During early 2008, Maize Asset Management developed a proprietary phenomenological commodity trading model, which is embedded with statistical modules. These modules help define the direction, strength, volatility and velocity of each commodity’s major and minor trends. This modified momentum and trend following model can be tailored to any market.
The first step is locating the trend. We use long and short exponential moving averages (EMAs) to find the primary trend. Back-testing of results finds that the euro four-hour time frame trend was best monitored by the 10-period and 20-period EMAs. When this trend is bullish (10>20 EMA), the shorter trend is above the longer trend, the model generates a buy signal; when bearish, it generates a sell signal. Our model’s foundation is a simple EMA model, buying or selling when the trends change. We only enter a trade upon a trend change, however we use “girth” as a signal for early exit. In “Getting out with max profits,” the purple line is the longer EMA and the light blue line is the shorter. Therefore the trend is bearish and the model’s basic position is short: 20 EMA > 10 EMA.
Next we determine the velocity, momentum and volatility of the trend. It is necessary to compute these factors, otherwise the trader will not exit in the most profitable position. Reviewing the graph, our model signals exit below $1.2600 and not above $1.2800, where the EMAs cross. A simple trend trade would be set to exit the short and enter a long position on the candlestick after the EMA cross. Using the girth indicator, we exited at $1.2597. We took a long position at $1.2840 after the EMA cross. The girth indicator added 200 pips to our profits.
The mechanics of calculating basic girth are simple. Basic girth is the difference between the longer EMA and the shorter EMA. Girth = (10 EMA - 20 EMA). Implementing trades based on girth requires not only calculating the basic value but integrating this result with momentum, velocity and volatility. Girth coupled with velocity is used to optimize early exits. Girth coupled with momentum and velocity is used to add notational size to exiting positions.
Higher volatility of the underlying price can indicate a higher probability of EMA cross and therefore a weaker trend. High price volatility results in earlier trade exits. Higher velocity and momentum of the underlying indicate a stronger trend and require adding to winning positions. The girth factor indicates both early exit before losing significant profits and increasing the notational size of profitable positions. These indications are consistent with the old trading maxim: Add to winners and cut losers.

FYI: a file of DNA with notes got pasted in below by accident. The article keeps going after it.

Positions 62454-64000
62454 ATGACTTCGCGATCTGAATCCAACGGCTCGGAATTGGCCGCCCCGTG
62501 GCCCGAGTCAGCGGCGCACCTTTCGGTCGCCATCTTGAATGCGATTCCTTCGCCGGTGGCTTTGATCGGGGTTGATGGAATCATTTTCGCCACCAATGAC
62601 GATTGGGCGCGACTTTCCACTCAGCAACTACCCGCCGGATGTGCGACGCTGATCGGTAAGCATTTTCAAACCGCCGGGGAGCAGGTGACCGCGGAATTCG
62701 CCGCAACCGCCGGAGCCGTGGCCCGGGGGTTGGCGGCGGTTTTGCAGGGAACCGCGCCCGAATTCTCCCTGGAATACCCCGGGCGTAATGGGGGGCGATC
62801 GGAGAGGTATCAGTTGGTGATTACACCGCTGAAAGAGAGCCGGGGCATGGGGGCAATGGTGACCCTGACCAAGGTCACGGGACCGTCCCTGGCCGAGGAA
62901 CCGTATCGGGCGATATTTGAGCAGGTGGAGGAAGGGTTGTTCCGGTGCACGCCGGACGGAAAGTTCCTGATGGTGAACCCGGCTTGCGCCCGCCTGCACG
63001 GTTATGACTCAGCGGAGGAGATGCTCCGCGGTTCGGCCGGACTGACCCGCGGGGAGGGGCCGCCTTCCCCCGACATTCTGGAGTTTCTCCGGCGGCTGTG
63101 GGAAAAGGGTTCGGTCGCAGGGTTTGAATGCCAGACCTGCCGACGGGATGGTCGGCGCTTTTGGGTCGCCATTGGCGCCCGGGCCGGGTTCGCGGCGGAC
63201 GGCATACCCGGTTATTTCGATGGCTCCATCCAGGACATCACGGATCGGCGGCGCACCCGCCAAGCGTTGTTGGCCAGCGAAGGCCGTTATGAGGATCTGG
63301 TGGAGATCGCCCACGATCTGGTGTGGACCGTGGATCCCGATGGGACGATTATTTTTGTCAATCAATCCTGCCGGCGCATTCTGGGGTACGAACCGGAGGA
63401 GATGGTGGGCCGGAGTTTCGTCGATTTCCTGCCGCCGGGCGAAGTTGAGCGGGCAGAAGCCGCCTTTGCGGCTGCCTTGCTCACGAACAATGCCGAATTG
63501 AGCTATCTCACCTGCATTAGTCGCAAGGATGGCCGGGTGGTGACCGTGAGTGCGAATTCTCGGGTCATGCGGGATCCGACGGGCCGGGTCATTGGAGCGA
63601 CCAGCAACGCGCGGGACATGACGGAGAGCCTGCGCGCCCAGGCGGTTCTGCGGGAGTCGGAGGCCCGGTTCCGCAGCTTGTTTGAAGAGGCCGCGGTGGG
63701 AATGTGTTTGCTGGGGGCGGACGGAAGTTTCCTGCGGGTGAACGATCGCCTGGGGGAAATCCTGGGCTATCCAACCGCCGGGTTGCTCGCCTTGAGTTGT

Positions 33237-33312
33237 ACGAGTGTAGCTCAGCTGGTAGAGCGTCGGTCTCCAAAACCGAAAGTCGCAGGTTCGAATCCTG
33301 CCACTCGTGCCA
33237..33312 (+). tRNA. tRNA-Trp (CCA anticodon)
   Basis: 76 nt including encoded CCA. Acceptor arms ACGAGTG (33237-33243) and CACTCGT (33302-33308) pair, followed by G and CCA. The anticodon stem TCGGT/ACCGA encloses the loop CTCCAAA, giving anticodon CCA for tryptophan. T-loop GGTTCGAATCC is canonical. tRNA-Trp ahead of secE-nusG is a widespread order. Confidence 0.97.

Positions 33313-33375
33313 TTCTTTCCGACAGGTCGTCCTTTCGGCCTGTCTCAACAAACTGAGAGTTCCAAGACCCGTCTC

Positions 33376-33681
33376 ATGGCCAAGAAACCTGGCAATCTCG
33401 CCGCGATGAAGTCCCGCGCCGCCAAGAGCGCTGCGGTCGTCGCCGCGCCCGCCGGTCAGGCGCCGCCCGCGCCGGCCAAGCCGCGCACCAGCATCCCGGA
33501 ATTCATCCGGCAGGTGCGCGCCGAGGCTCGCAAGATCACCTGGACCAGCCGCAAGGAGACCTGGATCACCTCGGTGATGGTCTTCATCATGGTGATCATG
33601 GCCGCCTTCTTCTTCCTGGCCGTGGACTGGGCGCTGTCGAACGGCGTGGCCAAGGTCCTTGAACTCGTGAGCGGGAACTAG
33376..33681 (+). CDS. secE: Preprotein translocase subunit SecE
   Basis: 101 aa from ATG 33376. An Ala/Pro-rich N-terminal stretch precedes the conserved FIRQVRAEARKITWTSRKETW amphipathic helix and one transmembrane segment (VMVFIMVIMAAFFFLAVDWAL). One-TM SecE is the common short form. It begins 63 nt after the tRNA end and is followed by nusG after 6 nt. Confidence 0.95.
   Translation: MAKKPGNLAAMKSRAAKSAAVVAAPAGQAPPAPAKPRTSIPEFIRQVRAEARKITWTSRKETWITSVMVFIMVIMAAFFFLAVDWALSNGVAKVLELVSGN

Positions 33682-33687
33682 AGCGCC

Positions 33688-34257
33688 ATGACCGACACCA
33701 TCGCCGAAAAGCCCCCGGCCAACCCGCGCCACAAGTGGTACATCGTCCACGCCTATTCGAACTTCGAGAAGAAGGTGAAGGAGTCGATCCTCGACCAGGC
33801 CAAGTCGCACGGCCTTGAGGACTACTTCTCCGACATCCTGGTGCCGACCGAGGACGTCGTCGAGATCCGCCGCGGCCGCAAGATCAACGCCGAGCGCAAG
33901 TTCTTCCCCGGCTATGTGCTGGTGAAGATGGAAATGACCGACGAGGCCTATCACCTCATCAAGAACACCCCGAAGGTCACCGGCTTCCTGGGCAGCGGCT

The girth number combines these concepts into a single quantity. Girth number = f (volatility, momentum, velocity) per time frame per commodity. Choosing a girth number is an ongoing optimization process.
How did Maize exit a profitable trade early without waiting for the EMA cross? “Girth table” illustrates how Maize used girth to exit early from the trade described above. Girth is calculated for every four-hour period. At the close of each period, the model compares the four-hour girth to the girth number. If the four-hour girth is less than the girth number, then the trader is instructed to close the short position at the open of the next four-hour candlestick. Early exit is indicated at 2 p.m. on Oct. 28, when the absolute value of girth (column 4) is less than the girth number. Girth does not depend on market conditions. Employing girth in our model requires the calculation of the girth number, which incorporates current underlying price volatility, momentum and velocity. Because of recent conditions in the euro market, our girth number is currently 0.01. It was 0.0007 in May, when the model was first employed.
This model is particularly profitable in the EUR/USD because of its strong trends. Tight range-bound markets produce poorer results. By following the model’s indications, we have identified and profited from recent movements in the EUR. The model also applies a discipline to the traders, which helps to minimize the likelihood of human error.
Leslie K. McNew is chief investment officer for Maize Asset Management and clinical professor of finance for the Hanley Group Derivatives Trading Center, University of Dayton School of Business Administration.